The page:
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The body is an enduring theme in art, from Egon Schiele’s exquisite but confrontational masturbation works, to Mark Quinn’s queasy frozen-fluid casts. The current show at the Scottish National Gallery of Modern Art, From Death to Death And Other Small Tales, features works from the collection of D. Daskalopoulos alongside many rarely-seen major pieces from the Scottish National Gallery of Modern Art. It includes artists who have shaped 20th and 21st -century culture, each responding in various ways to the great mysteries of the physical and psychological self; that duality of tissue and thought that fundamentally constitutes who we are.
The most poignant works in this show tell tales of vulnerability: the reduction of our selves to a sum of temporal parts. Slit wrists lie on a cold narrow bed in Kiki Smith’s Bed with Arms (1996), Rene Magritte crowns the body of a young girl with a grinning skull for his La gâcheuse (1935), while elsewhere a single breast adorns the cover of an exhibition catalogue from 1947, resembling a piece of meat, with the caption “Prière de Toucher” [Please Touch]. Marcel Duchamp’s works can often be relied upon to poke fun at art gallery etiquette, even while saying something more meaningful. Here this excised breast somehow betrays the signature irreverence of the artist.
Sarah Lucas’ stuffed stocking creations comment on the male gaze, part of a critique of female nudity that has dominated Western art for centuries. In Bunny gets Snookered #10 (1997) a near-human pair of legs is slumped over a chair with red hold-ups and floppy ears where a head should be. It’s like Duchamp’s piece of meat all over again: a marked critique of the female form has been reduced to mere titillation. While I’m a big fan of art that disturbs the viewer, it’s a toss-up between Bunny and Lucas’ other featured sculpture, Nud… (2010), as to which one wins the Freud Award for Most Uncanny.
Then there are the pieces which present the body on a grandiose scale, offering more universal interpretations of our insides. In Ernesto Neto’s It happens when the body is an anatomy of time (2000), wandering through netted stalks makes you feel like an extra from Innerspace, exploring the tubes and vessels of the body writ large. The membrane-like stalks are weighed to the floor with a combination of turmeric and other spices, giving off a potent smell, which strike me as an unnecessary distraction, superfluous to what is an absorbing visual and physical experience.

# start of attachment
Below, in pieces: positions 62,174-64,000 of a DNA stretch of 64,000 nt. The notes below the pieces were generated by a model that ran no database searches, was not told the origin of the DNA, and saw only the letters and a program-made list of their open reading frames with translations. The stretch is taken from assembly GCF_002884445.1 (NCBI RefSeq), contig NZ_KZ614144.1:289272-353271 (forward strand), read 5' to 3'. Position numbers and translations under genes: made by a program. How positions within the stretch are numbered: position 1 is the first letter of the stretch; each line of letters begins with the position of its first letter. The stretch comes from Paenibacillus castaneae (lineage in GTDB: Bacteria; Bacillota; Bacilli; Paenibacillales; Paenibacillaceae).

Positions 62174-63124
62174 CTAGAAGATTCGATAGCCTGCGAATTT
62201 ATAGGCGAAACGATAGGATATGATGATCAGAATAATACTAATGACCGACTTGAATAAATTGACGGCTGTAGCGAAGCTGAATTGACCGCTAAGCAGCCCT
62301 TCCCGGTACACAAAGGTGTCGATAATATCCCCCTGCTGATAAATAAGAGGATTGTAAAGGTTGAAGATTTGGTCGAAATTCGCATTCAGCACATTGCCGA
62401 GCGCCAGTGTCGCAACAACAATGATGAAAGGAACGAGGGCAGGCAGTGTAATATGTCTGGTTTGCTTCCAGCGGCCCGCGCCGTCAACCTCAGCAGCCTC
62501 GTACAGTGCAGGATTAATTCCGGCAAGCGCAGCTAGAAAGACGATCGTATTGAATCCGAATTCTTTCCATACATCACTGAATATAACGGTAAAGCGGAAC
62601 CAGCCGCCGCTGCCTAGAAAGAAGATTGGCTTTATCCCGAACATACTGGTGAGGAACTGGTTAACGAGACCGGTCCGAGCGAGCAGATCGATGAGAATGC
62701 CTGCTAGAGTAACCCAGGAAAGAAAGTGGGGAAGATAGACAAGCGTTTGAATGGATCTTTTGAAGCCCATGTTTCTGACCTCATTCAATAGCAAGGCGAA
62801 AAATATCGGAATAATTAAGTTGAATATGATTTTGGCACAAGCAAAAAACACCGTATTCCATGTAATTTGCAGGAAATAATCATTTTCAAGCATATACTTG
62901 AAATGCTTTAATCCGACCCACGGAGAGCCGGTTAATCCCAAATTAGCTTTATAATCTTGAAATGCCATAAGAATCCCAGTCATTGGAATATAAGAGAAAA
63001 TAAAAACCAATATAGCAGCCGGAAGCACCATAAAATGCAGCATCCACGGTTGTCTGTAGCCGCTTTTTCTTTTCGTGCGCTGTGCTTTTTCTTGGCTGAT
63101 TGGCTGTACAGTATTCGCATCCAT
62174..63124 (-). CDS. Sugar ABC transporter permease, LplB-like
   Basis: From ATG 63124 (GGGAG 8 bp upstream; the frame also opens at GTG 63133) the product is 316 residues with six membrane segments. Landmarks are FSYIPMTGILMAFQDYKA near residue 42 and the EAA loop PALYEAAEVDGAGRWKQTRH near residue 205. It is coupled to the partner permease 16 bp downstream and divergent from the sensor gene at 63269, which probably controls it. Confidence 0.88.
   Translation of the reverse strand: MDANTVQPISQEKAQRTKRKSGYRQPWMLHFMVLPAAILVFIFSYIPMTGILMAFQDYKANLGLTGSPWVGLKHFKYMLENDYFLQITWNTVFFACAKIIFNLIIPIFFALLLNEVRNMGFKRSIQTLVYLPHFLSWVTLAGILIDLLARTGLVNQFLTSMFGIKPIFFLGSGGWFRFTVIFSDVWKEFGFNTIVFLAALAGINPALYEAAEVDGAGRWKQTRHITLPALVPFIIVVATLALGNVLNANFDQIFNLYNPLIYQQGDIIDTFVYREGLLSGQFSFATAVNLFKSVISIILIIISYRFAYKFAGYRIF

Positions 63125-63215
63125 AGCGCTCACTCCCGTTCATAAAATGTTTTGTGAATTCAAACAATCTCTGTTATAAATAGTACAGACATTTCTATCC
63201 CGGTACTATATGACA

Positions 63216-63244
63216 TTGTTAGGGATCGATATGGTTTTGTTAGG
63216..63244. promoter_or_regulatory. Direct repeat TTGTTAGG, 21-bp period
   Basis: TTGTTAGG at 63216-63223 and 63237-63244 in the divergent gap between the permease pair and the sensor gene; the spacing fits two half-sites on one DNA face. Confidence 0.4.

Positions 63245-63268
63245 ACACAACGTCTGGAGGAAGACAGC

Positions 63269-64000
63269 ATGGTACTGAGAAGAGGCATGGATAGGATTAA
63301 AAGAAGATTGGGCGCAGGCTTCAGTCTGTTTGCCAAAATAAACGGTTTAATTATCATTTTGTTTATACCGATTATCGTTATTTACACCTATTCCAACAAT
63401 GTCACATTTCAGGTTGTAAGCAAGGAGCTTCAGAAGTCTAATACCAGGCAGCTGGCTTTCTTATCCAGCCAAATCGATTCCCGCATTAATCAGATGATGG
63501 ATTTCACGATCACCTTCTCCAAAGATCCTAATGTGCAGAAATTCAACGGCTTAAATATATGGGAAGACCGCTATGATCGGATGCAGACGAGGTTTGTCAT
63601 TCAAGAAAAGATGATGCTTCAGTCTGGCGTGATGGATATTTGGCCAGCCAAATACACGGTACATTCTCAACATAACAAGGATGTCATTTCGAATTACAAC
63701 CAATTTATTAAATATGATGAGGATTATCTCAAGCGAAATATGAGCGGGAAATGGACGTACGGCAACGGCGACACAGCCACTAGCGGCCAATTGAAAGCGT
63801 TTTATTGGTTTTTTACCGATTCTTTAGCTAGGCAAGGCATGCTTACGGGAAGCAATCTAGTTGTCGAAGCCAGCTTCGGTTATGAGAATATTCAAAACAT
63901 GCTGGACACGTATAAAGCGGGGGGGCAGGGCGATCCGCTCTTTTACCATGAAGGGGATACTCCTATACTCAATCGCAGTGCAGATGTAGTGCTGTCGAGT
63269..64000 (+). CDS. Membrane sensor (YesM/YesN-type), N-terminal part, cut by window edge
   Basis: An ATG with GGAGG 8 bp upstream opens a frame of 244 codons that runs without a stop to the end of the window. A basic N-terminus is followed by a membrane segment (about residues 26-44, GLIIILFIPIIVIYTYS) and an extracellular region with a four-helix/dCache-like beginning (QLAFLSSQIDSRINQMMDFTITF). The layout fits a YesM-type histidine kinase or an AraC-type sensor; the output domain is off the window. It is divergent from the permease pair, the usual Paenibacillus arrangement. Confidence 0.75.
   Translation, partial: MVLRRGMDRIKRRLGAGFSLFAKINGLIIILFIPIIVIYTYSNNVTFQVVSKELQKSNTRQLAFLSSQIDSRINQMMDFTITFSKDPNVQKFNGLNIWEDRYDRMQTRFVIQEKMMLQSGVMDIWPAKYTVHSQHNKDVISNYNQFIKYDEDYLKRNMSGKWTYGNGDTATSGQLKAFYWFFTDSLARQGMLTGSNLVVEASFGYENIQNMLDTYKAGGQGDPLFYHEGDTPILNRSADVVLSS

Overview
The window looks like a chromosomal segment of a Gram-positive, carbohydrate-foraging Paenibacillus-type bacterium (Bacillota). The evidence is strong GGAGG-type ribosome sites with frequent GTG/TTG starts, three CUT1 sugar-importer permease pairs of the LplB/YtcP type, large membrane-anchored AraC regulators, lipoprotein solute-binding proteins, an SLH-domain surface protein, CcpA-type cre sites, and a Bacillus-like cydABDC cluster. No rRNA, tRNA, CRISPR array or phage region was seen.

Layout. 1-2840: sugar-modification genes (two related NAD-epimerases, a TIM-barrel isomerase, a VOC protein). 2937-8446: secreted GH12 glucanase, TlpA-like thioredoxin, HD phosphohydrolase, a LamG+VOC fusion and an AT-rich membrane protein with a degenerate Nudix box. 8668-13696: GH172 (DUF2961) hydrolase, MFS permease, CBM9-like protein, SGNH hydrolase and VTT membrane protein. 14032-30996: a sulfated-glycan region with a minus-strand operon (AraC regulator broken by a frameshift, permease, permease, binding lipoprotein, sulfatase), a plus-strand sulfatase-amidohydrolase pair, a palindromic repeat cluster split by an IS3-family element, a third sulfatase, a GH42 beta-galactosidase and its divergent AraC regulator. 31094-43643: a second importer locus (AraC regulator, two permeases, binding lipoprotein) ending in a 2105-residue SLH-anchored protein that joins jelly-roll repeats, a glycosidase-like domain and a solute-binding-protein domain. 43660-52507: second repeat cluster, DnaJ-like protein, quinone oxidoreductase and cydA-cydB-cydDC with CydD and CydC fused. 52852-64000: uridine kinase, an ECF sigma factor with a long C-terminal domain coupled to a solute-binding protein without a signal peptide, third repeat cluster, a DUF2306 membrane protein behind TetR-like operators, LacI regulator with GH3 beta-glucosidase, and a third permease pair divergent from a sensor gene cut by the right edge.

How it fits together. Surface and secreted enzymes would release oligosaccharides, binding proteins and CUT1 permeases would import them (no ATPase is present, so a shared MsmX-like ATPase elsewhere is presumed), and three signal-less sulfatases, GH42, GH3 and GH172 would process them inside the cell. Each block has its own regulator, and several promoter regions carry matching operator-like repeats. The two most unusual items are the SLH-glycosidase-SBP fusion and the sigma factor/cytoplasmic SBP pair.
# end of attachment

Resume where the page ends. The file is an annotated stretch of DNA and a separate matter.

Elsewhere I found myself actually imagining a clinical, soapy fragrance as I watched Marina Abramovic’s “Cleaning the Mirror” (1995). Five TV screens depict someone scrubbing a skeleton from top to bottom. There are plenty of sinister children’s toys and visceral objects seen here in D. Daskalopoulos’ collection, but these sparkling, squeaky bones create an uncomfortable lump in the throat. Perhaps they are a reminder of our collective fate – the ultimate reduction – or just something stripped of all living matter: clean but soulless.
In other rooms, the body is notable by its absence. Untitled (1998), by Doris Salcedo, is a chair subsumed into a concrete-filled wardrobe as though pulled into some sort of horrific Narnian dimension, while Joseph Beuys’ Felt Suit (1970) draws attention to the space within it, reminding me of a Felix Gonzalez piece I once saw: a pillow with an indent of a head had previously lain. These very human objects are empty, functionless, without the people to whom they belong. Perhaps this is where the titular “Death” is being confronted.
At its best, this exhibition demystifies the human body, laying it open, bare and frank, but even the works that explore the potential ugliness of the body are striking in their beauty. Kiki Smith’s body sculpture displays its innards across the floor like party poppers; it had both a both gut-wrenching and dispassionate effect. At it’s most baffling, cheery genital wallpaper lines one of the galleries, while in another I find what is basically a pirate orgy projected on the opposite wall. The shocked faces of the middle-class, gallery-going public, lit up like a row of startled dolls, is easily the most entertaining part of this experience.
If like me you’ve ever wondered at how all those elaborate processes keep chugging along inside you, seemingly without your knowledge or input, this is the exhibition for you. It’s strange to be confronted with the mystery of our bodily functions and desires – things we often laugh about and dismiss when considered in the abstract – but here it is also oddly reassuring. Displayed here, in various forms, is our ultimate commonality as a race; to put it another way, we’re all in this life and death business together.